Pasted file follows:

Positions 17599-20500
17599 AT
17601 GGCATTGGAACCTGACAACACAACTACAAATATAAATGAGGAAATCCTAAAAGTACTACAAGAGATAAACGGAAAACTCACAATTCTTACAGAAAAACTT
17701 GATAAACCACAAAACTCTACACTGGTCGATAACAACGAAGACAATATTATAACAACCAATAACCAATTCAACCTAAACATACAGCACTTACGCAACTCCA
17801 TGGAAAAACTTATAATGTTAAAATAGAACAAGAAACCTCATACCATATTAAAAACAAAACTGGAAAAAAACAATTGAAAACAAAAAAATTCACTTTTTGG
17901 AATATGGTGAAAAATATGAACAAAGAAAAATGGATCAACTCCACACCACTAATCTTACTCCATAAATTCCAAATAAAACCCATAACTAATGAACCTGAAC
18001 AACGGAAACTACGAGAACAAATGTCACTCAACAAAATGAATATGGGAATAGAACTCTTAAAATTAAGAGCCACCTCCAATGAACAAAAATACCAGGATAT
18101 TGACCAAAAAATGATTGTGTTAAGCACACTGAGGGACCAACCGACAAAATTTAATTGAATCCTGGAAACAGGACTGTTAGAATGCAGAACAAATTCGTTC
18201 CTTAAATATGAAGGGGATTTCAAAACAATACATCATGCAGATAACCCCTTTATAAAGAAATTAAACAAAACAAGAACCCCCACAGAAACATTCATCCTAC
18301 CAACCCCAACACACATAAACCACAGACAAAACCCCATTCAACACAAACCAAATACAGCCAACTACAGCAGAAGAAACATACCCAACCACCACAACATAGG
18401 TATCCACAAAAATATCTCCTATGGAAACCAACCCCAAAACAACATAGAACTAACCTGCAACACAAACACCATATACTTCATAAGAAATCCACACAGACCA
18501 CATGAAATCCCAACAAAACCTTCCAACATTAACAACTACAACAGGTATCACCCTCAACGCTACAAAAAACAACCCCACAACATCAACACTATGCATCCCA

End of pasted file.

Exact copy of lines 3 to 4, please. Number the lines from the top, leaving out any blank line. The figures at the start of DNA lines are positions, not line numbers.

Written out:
17601 GGCATTGGAACCTGACAACACAACTACAAATATAAATGAGGAAATCCTAAAAGTACTACAAGAGATAAACGGAAAACTCACAATTCTTACAGAAAAACTT
17701 GATAAACCACAAAACTCTACACTGGTCGATAACAACGAAGACAATATTATAACAACCAATAACCAATTCAACCTAAACATACAGCACTTACGCAACTCCA